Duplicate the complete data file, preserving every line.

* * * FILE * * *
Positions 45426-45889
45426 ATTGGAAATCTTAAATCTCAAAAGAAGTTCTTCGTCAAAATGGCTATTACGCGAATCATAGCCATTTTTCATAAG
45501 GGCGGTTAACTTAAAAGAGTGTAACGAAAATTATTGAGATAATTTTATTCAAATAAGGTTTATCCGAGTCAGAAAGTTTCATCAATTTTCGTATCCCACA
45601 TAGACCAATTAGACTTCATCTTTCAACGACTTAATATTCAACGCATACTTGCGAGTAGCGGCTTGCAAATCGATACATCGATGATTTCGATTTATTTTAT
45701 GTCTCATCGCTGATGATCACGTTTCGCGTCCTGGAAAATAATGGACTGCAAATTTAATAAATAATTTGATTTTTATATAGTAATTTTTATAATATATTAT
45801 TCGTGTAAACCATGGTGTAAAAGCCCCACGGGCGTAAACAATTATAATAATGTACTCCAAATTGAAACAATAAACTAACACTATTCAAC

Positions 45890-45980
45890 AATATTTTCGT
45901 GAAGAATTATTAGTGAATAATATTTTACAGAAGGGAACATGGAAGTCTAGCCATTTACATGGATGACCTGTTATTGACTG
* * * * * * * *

Positions 45426-45889
45426 ATTGGAAATCTTAAATCTCAAAAGAAGTTCTTCGTCAAAATGGCTATTACGCGAATCATAGCCATTTTTCATAAG
45501 GGCGGTTAACTTAAAAGAGTGTAACGAAAATTATTGAGATAATTTTATTCAAATAAGGTTTATCCGAGTCAGAAAGTTTCATCAATTTTCGTATCCCACA
45601 TAGACCAATTAGACTTCATCTTTCAACGACTTAATATTCAACGCATACTTGCGAGTAGCGGCTTGCAAATCGATACATCGATGATTTCGATTTATTTTAT
45701 GTCTCATCGCTGATGATCACGTTTCGCGTCCTGGAAAATAATGGACTGCAAATTTAATAAATAATTTGATTTTTATATAGTAATTTTTATAATATATTAT
45801 TCGTGTAAACCATGGTGTAAAAGCCCCACGGGCGTAAACAATTATAATAATGTACTCCAAATTGAAACAATAAACTAACACTATTCAAC

Positions 45890-45980
45890 AATATTTTCGT
45901 GAAGAATTATTAGTGAATAATATTTTACAGAAGGGAACATGGAAGTCTAGCCATTTACATGGATGACCTGTTATTGACTG